Art Theory: A Very Short Introduction

Front Cover
OUP Oxford, Feb 13, 2003 - Art - 184 pages
0 Reviews
In today's art world many strange, even shocking, things qualify as art. In this Very Short Introduction Cynthia Freeland explains why innovation and controversy are valued in the arts, weaving together philosophy and art theory with many fascinating examples. She discusses blood, beauty, culture, money, museums, sex, and politics, clarifying contemporary and historical accounts of the nature, function, and interpretation of the arts. Freeland also propels us into the future by surveying cutting-edge web sites, alongside the latest research on the brain's role in perceiving art. This clear, provocative book engages with the big debates surrounding our responses to art and is an invaluable introduction to anyone interested in thinking about art. ABOUT THE SERIES: The Very Short Introductions series from Oxford University Press contains hundreds of titles in almost every subject area. These pocket-sized books are the perfect way to get ahead in a new subject quickly. Our expert authors combine facts, analysis, perspective, new ideas, and enthusiasm to make interesting and challenging topics highly readable.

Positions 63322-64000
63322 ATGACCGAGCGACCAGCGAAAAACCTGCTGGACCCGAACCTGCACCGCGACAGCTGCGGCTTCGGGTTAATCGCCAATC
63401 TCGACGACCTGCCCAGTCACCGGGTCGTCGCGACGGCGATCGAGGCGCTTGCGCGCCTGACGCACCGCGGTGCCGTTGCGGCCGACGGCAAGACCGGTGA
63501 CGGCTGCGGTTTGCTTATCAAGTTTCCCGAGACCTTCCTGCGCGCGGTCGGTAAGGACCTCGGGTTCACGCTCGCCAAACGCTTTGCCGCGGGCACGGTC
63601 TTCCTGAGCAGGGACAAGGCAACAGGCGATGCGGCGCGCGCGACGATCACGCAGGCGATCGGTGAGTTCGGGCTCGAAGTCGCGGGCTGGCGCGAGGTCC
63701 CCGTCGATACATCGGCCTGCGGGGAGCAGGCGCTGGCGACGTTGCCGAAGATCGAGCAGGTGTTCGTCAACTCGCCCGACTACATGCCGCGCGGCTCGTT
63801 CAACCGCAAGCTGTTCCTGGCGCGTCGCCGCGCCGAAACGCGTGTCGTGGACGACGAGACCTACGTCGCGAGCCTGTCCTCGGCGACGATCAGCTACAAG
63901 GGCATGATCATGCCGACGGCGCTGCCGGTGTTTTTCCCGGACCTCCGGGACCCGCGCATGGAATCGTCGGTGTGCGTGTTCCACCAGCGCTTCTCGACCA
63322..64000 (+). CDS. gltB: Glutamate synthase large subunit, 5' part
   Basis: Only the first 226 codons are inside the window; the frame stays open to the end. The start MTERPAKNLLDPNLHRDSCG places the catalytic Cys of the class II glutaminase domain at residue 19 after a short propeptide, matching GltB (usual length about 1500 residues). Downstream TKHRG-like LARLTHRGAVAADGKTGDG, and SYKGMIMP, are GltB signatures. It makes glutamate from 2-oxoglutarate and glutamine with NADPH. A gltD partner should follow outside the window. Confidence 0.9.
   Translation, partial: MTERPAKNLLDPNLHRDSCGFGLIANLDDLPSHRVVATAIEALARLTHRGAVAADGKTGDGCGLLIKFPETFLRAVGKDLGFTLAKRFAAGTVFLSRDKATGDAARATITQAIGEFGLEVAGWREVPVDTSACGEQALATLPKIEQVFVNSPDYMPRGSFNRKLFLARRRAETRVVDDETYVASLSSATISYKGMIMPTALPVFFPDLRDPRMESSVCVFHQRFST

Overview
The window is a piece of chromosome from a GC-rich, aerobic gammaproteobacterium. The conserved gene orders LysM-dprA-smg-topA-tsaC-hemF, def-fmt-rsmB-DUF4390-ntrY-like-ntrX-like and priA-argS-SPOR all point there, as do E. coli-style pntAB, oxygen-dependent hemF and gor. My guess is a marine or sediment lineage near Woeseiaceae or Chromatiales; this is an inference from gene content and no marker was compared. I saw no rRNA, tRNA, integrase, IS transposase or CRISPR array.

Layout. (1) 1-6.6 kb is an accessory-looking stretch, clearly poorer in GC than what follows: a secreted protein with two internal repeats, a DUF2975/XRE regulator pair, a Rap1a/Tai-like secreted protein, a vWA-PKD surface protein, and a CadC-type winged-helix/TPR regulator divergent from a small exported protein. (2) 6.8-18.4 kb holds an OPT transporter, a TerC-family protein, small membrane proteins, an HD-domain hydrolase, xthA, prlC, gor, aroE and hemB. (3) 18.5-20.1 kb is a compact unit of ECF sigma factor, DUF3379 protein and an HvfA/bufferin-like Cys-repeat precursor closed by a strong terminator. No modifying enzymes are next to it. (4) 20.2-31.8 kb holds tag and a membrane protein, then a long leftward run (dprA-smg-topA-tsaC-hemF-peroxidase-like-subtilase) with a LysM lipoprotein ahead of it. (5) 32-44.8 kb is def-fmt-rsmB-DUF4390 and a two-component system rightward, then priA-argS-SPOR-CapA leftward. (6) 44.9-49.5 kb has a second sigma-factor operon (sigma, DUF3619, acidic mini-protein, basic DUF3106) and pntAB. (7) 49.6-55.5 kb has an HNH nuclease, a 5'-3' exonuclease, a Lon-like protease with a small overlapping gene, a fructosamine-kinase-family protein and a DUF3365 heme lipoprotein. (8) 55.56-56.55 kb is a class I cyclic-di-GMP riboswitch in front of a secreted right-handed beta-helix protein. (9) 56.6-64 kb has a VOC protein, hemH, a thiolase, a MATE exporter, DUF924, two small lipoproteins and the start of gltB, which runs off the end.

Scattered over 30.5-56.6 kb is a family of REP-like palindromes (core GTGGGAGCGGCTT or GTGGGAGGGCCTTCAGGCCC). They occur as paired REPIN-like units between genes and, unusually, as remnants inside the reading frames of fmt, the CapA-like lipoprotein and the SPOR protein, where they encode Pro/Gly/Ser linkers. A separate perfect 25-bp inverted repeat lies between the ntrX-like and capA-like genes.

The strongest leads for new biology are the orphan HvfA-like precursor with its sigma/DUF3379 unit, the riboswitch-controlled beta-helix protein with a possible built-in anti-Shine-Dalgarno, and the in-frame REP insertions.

What people are saying - Write a review

We haven't found any reviews in the usual places.

Contents

List of illustrations
Introduction
Chapter 1Blood and beauty
Chapter 2Paradigms and purposes
Chapter 3Cultural crossings
Chapter 4Money markets museums
Chapter 5Gender genius and Guerrilla Girls
Chapter 6Cognition creation comprehension
Chapter 7Digitizing and disseminating
Conclusion
References
Further reading
Index
Copyright

Other editions - View all

Common terms and phrases

About the author (2003)

Cynthia A. Freeland is Professor of Philosophy at the University of Houston. She has published on topics in the philosophy of art and film, ancient Greek philosophy, and feminist theory. She is also author of The Naked and the Undead: Evil and the Appeal of Horror (1999) and co-editor of Philosophy and Film (1995).

Bibliographic information